Spring rain and thunderstorms pounded much of the Midwest this weekend, adding to already wet conditions across some areas. However, it's not time to panic, according to two leading meteorologists.
Allen Motew of QT Weather says producers need to practice patience. He expects plenty of sunshine in May across the Corn Belt, though wet weather will persist across much of the eastern Corn Belt for the next week to 10 days. In the West, planting should slow down, but it will only be temporary.
USDA will release its official planting progress numbers this afternoon. Motew expects to see significant progress with numbers in Nebraska, Iowa and Minnesota. In the East, he says, those numbers will be behind the five-year average and he expects them to stay that way through the middle of May.
The front that brought precipitation to the western Corn Belt, where significant planting progress has taken place, is now going to close the planting window for the central and eastern Corn Belt. Motew says rains will fall in Illinois and Indiana over the next two days and the next three days in the Ohio River Valley.
"I think over the next nine- to 10-day period, we will see additional precipitation for the western Corn Belt, but much lighter and more sparse than in the central belt. As we go into the middle of May, I think we'll catch up to the five-year averages for Minnesota and Iowa. Not so for Illinois and Indiana, which will probably still be lagging for progress on corn and beans into the middle of May,” Motew says.
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Fred Gesser says those who fear a repeat of 2008 needn't worry. The atmospheric conditions are significantly different than they were last year. A blocking pattern formed over Greenland last spring, which caused continual heavy rains across the Midwest, resulting in significant flooding throughout the region. He sees different conditions this year.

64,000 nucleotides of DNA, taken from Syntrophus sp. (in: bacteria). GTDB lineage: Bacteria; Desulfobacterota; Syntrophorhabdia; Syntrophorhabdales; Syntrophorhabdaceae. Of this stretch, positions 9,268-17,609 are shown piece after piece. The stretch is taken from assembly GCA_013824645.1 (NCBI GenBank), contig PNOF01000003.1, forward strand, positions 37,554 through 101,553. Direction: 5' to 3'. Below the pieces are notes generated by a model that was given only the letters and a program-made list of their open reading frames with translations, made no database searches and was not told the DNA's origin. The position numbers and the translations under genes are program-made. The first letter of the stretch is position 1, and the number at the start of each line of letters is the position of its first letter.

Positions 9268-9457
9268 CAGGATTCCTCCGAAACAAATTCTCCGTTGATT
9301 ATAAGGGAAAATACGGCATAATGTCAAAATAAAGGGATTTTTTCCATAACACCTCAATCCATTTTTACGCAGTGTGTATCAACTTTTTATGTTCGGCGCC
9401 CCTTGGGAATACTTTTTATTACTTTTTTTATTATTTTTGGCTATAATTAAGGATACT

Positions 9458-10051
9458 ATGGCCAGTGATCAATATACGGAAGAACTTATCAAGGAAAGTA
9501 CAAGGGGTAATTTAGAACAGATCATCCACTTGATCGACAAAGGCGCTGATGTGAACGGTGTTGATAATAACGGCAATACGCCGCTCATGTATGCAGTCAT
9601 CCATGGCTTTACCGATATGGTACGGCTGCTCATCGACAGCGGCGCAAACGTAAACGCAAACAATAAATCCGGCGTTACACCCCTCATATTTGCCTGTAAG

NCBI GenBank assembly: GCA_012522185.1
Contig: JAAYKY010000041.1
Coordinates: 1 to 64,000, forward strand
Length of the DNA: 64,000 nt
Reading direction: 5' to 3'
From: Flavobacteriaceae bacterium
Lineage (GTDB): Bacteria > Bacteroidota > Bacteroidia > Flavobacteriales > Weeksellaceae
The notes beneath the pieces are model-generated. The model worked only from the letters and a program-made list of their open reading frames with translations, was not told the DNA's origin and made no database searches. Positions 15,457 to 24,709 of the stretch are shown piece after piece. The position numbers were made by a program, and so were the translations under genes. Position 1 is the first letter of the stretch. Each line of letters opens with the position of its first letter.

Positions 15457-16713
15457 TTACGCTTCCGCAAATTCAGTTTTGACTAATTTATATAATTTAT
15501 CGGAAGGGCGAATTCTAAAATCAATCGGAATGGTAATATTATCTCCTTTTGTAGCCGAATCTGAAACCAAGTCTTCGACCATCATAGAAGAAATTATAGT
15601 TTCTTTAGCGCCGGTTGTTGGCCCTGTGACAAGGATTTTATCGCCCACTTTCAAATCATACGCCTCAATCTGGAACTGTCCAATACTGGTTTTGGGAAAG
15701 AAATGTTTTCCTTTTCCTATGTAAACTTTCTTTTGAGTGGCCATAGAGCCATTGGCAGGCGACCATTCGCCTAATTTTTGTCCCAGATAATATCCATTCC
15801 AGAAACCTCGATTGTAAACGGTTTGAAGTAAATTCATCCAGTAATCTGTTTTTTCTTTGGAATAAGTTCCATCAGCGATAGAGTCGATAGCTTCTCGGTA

"You can have a concern, but I don't see the same pattern, Gesser says. "While we're getting a lot of spring activity, the way it looks over the next week to 10 days, we're kind of spreading it out a little bit. Over the next 48 hours, we're going to focus on Oklahoma and northeast Texas, southeastern Missouri and Arkansas, southern Illinois, Indiana and Ohio and parts of Kentucky.”
Longer-term, Gesser expects to see rains spread further north. Eventually the wetter weather will drift to the south and east.
"As we go into the next week, we shift the emphasis of the rain back into Nebraska, South Dakota, southern Minnesota and Iowa. Take it generally across I-80 and north. That generally will translate in time toward the southeast. We're kind of spreading it around a little bit and not hammering one place night after night after night,” Gesser says.
Motew sees a similar pattern in his models. He doesn't expect significant planting progress in Missouri, Illinois and Indiana until the first full week of May.
"The next ten days, we'll see the focus of attention in portions of Missouri, also central and southern Illinois and mainly central and southern Indiana. These areas are still too wet for many to get into the field, but we really won't be caught up to the five-year averages until the middle of May,” Motew says.
Flooding near Smithville, Mo. Photos by Greg Vincent